The Art of Profiling Using Intel VTune Amplifier, Part 4

In previous parts of this series, I discussed how to set up a VTune Basic Hotspots analysis to profile the target program. By quickly going through the program, you would notice that there is a significant loop at line 88 in the gen_pswd function. Therefore, one might think that gen_pswd is the hotspot. However, the results reported by VTune says otherwise. Make sure that you are on the Hotspots by CPU Usage viewpoint to follow this article.


The Elapsed Time is the total wall clock time the application ran including profiling overhead. Let S, E, O denote the start time, the end time, and the overhead, then the elapsed time is equal to E – S + O. Typically, the profiling overhead is negligible compared to the execution time of the program being profiled. Later when this version of the code is compared with another optimized one, the elapsed time can be considered as the baseline execution time. But by itself, it’s not useful for hotspot analysis.

The CPU Time is the sum of the time of all threads spent actively executing code. That is, it excludes the wait time spent on waiting for thread synchronization locks to be acquired and I/O operations to complete (which includes graphics drawing). Note that CPU Time includes the time spent in spinning for spin locks, the time spent waiting for a memory request to be serviced, and the time spent on cache coherence. These together are called Spin and Overhead Time in VTune terminology. When the CPU time is larger than the elapsed time, it indicates that the program is parallelized. In that case, you would probably need to perform a concurrency analysis and/or a synchronization analysis. When the CPU Time is much smaller than the elapsed time, it may indicate that there is too much synchronous I/O.

The target program had only one thread. This means that: Wait Time = Elapsed Time – CPU Time = 17.181 – 2.770 = 14.411 seconds, reasonably assuming that the profiling overhead is negligible. We can conclude that most of the execution time is spent on waiting for I/O. This is shown graphically in the CPU Usage Histogram.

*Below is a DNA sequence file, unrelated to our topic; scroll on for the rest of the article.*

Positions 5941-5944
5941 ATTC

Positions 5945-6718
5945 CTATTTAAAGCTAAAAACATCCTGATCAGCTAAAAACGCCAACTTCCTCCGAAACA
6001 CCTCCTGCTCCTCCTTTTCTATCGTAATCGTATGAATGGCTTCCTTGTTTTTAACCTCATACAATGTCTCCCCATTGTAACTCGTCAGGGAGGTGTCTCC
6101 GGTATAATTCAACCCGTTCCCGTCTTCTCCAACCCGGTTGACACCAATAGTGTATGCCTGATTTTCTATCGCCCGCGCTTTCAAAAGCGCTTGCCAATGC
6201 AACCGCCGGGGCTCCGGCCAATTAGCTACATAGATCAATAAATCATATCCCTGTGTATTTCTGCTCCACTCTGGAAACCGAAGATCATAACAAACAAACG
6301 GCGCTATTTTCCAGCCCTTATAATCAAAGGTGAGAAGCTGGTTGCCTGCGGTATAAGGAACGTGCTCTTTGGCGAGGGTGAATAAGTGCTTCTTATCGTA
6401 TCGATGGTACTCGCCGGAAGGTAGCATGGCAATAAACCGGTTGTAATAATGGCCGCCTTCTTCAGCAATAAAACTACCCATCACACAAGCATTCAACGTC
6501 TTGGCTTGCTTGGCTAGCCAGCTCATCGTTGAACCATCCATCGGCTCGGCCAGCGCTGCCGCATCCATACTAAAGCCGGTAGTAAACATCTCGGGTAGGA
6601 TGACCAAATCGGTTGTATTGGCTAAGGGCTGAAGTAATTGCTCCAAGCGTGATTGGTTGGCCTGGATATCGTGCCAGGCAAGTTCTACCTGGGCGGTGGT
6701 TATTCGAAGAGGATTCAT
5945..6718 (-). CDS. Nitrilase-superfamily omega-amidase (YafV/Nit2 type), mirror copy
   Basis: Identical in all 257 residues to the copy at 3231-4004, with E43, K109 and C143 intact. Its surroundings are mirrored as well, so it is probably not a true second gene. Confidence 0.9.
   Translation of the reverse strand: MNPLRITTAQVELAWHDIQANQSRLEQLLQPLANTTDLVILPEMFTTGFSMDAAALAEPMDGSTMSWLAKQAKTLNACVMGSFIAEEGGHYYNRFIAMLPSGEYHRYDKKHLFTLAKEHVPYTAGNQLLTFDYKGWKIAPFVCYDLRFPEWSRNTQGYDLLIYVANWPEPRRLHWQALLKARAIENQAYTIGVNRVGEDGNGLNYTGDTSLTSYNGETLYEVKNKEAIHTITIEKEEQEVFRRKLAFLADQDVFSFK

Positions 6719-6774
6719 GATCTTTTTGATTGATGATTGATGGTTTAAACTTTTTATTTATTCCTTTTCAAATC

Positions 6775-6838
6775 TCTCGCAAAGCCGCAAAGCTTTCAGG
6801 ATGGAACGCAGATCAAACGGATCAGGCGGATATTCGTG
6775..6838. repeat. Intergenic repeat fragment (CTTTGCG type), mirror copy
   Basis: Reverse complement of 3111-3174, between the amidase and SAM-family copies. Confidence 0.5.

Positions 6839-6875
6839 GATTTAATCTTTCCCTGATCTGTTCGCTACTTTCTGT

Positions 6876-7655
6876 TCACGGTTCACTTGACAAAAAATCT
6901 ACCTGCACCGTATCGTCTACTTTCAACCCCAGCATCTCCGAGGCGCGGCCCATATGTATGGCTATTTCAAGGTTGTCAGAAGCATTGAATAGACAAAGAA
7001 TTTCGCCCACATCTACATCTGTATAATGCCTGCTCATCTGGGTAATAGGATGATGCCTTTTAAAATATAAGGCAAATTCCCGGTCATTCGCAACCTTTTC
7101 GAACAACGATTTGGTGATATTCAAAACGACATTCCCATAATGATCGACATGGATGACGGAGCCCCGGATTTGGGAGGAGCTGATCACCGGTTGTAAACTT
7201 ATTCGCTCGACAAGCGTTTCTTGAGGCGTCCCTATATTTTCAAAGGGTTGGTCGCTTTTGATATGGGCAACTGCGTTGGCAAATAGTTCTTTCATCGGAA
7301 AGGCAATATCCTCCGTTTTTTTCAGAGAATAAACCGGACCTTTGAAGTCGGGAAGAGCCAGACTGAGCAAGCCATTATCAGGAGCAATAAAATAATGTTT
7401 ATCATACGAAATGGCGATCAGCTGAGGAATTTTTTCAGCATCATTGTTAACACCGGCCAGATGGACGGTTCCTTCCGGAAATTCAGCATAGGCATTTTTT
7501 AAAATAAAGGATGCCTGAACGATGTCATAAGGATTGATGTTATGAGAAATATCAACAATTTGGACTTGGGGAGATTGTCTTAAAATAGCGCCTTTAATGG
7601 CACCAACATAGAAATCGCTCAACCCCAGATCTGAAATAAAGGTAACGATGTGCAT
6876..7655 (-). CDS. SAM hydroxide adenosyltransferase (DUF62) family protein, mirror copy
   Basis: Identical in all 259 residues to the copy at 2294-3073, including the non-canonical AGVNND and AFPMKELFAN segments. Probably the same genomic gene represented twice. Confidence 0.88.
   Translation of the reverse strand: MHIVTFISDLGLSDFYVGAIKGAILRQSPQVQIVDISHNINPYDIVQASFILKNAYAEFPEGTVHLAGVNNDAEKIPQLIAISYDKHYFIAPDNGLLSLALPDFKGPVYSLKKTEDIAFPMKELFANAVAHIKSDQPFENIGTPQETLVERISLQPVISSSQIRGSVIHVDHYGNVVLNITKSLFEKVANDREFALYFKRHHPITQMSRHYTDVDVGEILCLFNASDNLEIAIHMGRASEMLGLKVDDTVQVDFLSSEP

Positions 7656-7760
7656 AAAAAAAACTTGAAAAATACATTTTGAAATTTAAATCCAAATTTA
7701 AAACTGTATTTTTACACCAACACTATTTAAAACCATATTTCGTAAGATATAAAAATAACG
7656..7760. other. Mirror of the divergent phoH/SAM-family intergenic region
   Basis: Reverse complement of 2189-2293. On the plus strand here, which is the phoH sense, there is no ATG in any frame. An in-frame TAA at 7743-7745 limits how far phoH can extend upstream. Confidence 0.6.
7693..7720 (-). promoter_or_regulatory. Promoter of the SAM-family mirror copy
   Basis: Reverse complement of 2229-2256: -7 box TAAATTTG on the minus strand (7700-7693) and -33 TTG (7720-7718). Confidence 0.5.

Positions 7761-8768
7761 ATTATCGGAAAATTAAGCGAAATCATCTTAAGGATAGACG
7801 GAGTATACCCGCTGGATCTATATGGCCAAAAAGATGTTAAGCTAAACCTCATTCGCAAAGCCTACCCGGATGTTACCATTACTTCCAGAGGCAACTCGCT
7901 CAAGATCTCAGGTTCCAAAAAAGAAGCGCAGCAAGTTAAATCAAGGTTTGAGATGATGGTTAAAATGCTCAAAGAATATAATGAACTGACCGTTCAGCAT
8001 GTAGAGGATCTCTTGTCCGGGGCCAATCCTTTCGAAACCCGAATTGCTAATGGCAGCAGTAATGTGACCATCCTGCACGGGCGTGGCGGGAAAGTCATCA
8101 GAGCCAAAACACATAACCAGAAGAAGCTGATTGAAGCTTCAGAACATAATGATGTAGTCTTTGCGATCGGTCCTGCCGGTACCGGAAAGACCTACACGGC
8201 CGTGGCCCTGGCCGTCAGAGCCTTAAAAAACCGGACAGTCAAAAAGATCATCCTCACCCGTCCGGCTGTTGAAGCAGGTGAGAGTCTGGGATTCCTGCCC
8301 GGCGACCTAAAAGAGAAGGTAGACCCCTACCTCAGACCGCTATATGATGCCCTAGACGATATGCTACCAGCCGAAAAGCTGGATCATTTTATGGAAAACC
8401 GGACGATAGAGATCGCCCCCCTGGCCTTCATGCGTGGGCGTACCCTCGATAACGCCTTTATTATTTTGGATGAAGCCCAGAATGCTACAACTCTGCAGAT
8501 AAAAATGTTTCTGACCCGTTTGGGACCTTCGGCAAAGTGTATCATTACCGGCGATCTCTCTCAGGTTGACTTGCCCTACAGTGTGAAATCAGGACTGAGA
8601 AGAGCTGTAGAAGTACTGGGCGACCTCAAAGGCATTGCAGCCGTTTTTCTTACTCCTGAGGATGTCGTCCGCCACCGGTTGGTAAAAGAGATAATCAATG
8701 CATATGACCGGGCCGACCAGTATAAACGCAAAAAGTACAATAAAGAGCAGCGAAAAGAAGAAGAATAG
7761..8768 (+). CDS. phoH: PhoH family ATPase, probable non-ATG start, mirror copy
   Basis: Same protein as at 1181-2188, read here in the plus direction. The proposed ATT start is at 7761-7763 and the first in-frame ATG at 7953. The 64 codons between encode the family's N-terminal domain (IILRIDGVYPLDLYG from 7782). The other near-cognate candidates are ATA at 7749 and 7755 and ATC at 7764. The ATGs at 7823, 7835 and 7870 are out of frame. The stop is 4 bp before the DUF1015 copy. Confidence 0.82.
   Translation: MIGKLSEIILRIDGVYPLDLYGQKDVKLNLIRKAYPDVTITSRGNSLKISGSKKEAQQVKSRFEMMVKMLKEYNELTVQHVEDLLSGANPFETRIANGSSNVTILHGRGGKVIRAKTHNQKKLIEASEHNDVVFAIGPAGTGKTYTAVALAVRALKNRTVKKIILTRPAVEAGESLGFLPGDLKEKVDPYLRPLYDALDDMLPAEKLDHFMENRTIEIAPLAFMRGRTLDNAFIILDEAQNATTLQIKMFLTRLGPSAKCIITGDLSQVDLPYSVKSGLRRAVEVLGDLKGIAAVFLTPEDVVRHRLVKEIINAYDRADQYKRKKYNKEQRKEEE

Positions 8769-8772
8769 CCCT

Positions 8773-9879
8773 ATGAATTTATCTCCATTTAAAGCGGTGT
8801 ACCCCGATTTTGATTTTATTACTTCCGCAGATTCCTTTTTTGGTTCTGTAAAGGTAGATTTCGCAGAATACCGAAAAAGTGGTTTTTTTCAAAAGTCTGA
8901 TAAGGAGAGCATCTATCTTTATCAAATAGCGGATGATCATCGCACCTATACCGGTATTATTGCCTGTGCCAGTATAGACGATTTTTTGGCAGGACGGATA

The CPU Usage Histogram

The CPU Utilization is a metric that quantifies how much of the available computing power is being utilized by the app. On my system, I have eight logical CPUs (cores) and so the maximum CPU Utilization is 8 or 800%. CPU utilization is computed as CPUTime(T, i)/T summed over all software threads i, where CPUTime(T, i) the amount of time thread i was executing code during T and T is some interval larger than the sampling interval.

Rather than reporting continuous CPU utilization values, VTune classifies CPU utilization into four adjustable classes:

  • Idle: The CPU utilization is less than 0.5.
  • Poor: The CPU utilization is less than or equal to 50% of the maximum utilization and larger than or equal to 0.5.
  • OK: The CPU utilization is less than or equal to 85% of the maximum utilization and larger than 50% of the maximum utilization.
  • Ideal: The CPU utilization is larger than 85% of the maximum utilization.

The CPU Usage is a discrete metric that takes these classes as values and is generally more convenient than the continuous-valued CPU utilization.

The x-axis of the CPU usage histogram represents CPU utilization which continuously spans the values from zero to the number of logical cores. The corresponding CPU usage is shown below it in the colorful bar. There are two vertical dashed lines: the one on the right represents the maximum CPU utilization (called Target Utilization in the graph) and the one on the left indicates the average CPU utilization and usage (called Average CPU Usage in the graph). By hovering over Average CPU Usage line, it tells you that average CPU utilization is 0.161. For the single-threaded password cracking program, the optimal average utilization would be 1 or 100%. Throughout this series, I’ll show you how to get gradually closer to that. Now we are at 0.161.